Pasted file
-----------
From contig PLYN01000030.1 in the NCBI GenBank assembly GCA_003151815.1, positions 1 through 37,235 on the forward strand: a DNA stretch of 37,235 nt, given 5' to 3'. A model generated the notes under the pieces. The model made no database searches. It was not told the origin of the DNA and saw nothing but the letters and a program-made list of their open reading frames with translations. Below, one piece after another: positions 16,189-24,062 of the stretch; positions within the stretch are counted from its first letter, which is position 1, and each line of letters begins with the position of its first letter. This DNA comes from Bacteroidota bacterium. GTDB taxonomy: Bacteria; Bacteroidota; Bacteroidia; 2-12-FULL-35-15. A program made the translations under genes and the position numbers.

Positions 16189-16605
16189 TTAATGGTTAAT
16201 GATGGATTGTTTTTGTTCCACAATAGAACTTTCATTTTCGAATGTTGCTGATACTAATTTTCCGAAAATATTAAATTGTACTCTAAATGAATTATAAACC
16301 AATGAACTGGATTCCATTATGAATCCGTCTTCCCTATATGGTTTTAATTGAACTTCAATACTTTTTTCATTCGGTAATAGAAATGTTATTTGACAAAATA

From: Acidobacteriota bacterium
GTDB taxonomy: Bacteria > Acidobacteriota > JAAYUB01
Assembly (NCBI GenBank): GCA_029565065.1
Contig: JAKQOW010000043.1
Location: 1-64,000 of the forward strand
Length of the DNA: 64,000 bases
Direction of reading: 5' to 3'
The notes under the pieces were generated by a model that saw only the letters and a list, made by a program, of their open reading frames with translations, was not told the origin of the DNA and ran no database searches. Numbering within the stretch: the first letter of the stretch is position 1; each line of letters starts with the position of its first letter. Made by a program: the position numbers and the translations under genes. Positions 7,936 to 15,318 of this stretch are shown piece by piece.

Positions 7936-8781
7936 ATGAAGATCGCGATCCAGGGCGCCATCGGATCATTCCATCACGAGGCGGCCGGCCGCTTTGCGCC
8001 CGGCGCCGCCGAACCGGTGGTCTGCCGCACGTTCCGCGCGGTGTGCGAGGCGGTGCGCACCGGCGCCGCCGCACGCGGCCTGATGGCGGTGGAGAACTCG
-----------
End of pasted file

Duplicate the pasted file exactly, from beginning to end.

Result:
From contig PLYN01000030.1 in the NCBI GenBank assembly GCA_003151815.1, positions 1 through 37,235 on the forward strand: a DNA stretch of 37,235 nt, given 5' to 3'. A model generated the notes under the pieces. The model made no database searches. It was not told the origin of the DNA and saw nothing but the letters and a program-made list of their open reading frames with translations. Below, one piece after another: positions 16,189-24,062 of the stretch; positions within the stretch are counted from its first letter, which is position 1, and each line of letters begins with the position of its first letter. This DNA comes from Bacteroidota bacterium. GTDB taxonomy: Bacteria; Bacteroidota; Bacteroidia; 2-12-FULL-35-15. A program made the translations under genes and the position numbers.

Positions 16189-16605
16189 TTAATGGTTAAT
16201 GATGGATTGTTTTTGTTCCACAATAGAACTTTCATTTTCGAATGTTGCTGATACTAATTTTCCGAAAATATTAAATTGTACTCTAAATGAATTATAAACC
16301 AATGAACTGGATTCCATTATGAATCCGTCTTCCCTATATGGTTTTAATTGAACTTCAATACTTTTTTCATTCGGTAATAGAAATGTTATTTGACAAAATA

From: Acidobacteriota bacterium
GTDB taxonomy: Bacteria > Acidobacteriota > JAAYUB01
Assembly (NCBI GenBank): GCA_029565065.1
Contig: JAKQOW010000043.1
Location: 1-64,000 of the forward strand
Length of the DNA: 64,000 bases
Direction of reading: 5' to 3'
The notes under the pieces were generated by a model that saw only the letters and a list, made by a program, of their open reading frames with translations, was not told the origin of the DNA and ran no database searches. Numbering within the stretch: the first letter of the stretch is position 1; each line of letters starts with the position of its first letter. Made by a program: the position numbers and the translations under genes. Positions 7,936 to 15,318 of this stretch are shown piece by piece.

Positions 7936-8781
7936 ATGAAGATCGCGATCCAGGGCGCCATCGGATCATTCCATCACGAGGCGGCCGGCCGCTTTGCGCC
8001 CGGCGCCGCCGAACCGGTGGTCTGCCGCACGTTCCGCGCGGTGTGCGAGGCGGTGCGCACCGGCGCCGCCGCACGCGGCCTGATGGCGGTGGAGAACTCG